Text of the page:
Stories of Typhoid: Rasmina

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Stories of Typhoid: Rasmina

by Sarah Lindsay May 30, 2016

Meet Rasmina, a 5 year old living in Banepa, Kavre District, Nepal. An excited kindergartener, Rasmina enjoys going to school, playing with her ball, and eating snacks like chow chow (a Nepali noodle dish), wafers and chocolates. Asked to describe her daughter, Sanchakumari Tamang, Rasmina’s mother, says, “She is very mischievous!”

Taking a break from playing, Rasmina Tamang, age 5, sits in her father's shop while a doctor takes her temperature during a follow up visit. Mathila Jariwala / Sabin Vaccine Institute

Taking a break from playing, Rasmina Tamang, age 5, sits in her father’s shop while a doctor takes her temperature during a follow up visit. Photo Credit: Mithila Jariwala

In March, Rasmina started feeling sick. She was nauseous, and had a high fever, diarrhea, and a burning stomach. Her parents assumed she had the flu and would recover in a few days. But a week went by and Rasmina did not get better. After seven days, Rasmina’s parents brought her to a neighboring town to seek care at Dhulikhel Hospital. After a blood culture test, Rasmina was diagnosed with typhoid fever, a bacterial infection transmitted through contaminated food and water.

Rasmina's mother, Sanchakumari Tamang, walks to her house after she filling a jerry can with water the nearby well. Photo Credit: Mithila Jariwala

Rasmina’s mother, Sanchakumari Tamang, walks to her house after filling a jerry can with water at the nearby well. Photo Credit: Mithila Jariwala

Like Rasmina’s family, over 600 million people lack ready access to improved sources of drinking water and are at risk of contracting typhoid. Impacting over 21.5 million people a year, typhoid’s flu-like symptoms are often mistaken for malaria or pneumonia. If treatment is delayed or not sought, typhoid can result in severe complications and death. Typhoid can be easily prevented with a vaccine. Immunization not only protects those that receive the vaccine, it also reduces the spread of disease in the community, offering herd immunity to others, including children too young to be vaccinated.

Rasmina was lucky.  She was properly diagnosed a week after her symptoms began. And she recovered quickly once she received antibiotics at the hospital.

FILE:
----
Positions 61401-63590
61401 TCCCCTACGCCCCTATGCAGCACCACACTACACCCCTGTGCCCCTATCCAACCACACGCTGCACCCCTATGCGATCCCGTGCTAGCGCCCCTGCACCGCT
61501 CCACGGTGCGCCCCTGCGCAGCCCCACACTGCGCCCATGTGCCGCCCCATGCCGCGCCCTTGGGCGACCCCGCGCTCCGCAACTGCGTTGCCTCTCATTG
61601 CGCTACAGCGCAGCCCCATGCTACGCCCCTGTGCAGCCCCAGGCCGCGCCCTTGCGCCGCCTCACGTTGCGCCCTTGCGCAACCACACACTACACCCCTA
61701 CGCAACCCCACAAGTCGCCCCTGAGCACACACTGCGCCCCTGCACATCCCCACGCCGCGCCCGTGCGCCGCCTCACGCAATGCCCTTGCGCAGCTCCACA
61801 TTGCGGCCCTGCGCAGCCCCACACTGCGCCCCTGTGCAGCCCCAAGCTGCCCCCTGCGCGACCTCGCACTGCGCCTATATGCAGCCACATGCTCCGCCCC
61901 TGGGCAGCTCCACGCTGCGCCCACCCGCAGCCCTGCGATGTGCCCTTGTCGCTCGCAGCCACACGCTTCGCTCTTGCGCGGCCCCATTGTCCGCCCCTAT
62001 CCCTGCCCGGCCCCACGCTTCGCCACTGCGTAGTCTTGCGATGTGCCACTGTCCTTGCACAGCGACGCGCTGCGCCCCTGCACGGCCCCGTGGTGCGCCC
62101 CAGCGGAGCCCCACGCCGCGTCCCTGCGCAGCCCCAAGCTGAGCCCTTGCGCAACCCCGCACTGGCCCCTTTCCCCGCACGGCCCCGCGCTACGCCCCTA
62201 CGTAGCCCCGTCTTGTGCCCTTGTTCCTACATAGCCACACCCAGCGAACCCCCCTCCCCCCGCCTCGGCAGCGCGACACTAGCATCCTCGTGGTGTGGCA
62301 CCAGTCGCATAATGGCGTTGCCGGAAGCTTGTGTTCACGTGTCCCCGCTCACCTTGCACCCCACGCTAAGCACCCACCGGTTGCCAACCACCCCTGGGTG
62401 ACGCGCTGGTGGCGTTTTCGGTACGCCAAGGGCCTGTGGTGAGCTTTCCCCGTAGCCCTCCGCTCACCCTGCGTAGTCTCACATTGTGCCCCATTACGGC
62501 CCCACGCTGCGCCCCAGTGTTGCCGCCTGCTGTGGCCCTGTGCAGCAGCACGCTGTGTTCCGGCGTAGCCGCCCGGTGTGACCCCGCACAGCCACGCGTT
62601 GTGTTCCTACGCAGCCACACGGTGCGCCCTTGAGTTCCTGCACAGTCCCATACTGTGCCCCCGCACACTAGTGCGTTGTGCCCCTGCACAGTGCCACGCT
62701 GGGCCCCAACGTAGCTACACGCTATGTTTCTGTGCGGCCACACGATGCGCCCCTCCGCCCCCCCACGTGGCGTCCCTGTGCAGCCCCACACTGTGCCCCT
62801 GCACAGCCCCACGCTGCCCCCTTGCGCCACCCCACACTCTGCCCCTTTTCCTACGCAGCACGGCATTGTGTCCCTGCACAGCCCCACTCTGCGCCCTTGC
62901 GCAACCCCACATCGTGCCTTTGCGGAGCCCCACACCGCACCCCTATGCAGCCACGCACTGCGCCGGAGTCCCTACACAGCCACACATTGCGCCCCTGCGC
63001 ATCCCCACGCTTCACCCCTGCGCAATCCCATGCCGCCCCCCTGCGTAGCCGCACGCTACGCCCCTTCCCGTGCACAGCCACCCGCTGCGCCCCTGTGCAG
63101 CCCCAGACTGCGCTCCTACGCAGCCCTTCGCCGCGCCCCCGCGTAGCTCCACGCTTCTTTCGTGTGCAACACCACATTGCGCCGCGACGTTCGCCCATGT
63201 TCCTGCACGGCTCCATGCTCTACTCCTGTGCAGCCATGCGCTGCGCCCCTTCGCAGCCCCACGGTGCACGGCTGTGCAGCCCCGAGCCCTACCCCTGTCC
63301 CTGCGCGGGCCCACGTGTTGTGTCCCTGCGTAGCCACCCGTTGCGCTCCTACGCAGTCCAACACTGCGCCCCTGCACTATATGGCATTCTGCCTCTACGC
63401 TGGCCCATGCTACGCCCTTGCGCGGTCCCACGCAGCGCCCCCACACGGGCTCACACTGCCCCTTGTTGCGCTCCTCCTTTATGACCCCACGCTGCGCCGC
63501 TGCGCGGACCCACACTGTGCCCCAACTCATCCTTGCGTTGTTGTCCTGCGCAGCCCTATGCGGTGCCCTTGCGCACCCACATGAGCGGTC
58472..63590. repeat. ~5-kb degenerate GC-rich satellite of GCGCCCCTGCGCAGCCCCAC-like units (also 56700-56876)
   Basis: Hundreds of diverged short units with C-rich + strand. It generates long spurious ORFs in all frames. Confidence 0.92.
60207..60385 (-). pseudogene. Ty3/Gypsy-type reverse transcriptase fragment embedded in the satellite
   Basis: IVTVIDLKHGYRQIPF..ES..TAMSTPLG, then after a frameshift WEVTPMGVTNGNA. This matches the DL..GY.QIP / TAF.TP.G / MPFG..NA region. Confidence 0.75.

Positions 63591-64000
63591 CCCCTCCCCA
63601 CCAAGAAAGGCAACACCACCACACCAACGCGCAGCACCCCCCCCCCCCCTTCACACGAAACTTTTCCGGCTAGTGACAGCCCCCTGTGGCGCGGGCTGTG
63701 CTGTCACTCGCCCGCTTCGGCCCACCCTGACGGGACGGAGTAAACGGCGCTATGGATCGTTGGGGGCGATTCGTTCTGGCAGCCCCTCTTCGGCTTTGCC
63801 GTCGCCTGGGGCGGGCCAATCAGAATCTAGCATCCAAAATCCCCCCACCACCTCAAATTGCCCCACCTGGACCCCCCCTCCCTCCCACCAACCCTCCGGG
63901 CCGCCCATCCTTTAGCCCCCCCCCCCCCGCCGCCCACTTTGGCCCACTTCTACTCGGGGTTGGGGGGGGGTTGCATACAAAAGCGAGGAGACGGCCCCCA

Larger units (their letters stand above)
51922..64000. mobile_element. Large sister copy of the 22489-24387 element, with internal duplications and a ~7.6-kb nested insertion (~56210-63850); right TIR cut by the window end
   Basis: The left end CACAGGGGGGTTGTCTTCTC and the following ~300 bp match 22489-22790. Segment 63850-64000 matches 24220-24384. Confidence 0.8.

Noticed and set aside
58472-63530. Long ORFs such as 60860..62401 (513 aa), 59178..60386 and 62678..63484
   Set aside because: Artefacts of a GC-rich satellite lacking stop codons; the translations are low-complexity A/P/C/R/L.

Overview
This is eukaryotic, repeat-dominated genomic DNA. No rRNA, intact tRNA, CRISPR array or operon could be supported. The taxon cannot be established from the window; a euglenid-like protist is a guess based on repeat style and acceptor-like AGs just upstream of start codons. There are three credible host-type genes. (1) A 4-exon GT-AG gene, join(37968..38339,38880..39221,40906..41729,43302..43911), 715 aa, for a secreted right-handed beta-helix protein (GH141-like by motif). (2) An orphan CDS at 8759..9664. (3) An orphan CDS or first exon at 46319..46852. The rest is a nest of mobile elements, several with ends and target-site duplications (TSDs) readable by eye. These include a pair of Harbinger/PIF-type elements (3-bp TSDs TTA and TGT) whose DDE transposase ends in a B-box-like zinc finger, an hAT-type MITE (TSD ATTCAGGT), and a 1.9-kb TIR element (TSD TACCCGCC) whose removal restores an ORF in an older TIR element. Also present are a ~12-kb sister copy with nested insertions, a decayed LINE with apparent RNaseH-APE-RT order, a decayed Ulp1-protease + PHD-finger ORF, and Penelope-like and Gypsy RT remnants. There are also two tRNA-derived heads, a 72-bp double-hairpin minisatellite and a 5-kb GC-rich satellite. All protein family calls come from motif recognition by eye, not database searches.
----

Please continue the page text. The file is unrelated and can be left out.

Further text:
Rasmina practices washing her hands with soap after being taught about hygiene and sanitation practices upon discharge from Dhulikhel Hospital. Photo Credit: Mithila Jariwala

Rasmina practices washing her hands with soap after being taught about hygiene and sanitation practices upon discharge from Dhulikhel Hospital. Photo Credit: Mithila Jariwala

Before discharge, doctors spoke to Rasmina and her parents about how to prevent typhoid and other waterborne diseases in the future by carefully washing hands with soap and drinking boiled or filtered water. In addition, the doctors advised the family to eat cooked food, not the uncooked street food popular in Banepa like chat pat and pani puri which are often stored in unsanitary environments and are at-risk of contamination.

Rasmina along with her parents and her 15 month old brother, Ganesh Lama, outside her house in Banepa. Photo Credit: Mithila Jariwala

Rasmina along with her parents and her 15 month old brother, Ganesh Lama, outside her house in Banepa. Photo Credit: Mithila Jariwala

Following the Nepalese cultural practice, Rasmina’s family eats with their hands.  “We have a habit of washing our hands before eating. But we use only water. We never use soap,” said Rasmina’s mother. Rasmina now practices her washing her hands with soap as instructed by the doctors and the family uses a newly purchased filter for their water to help keep Rasmina and her baby brother healthy.

Reporting and photos by Mithila Jariwala. This post is part of Stories of Typhoid, a series sharing the impact of typhoid on families in endemic countries. 


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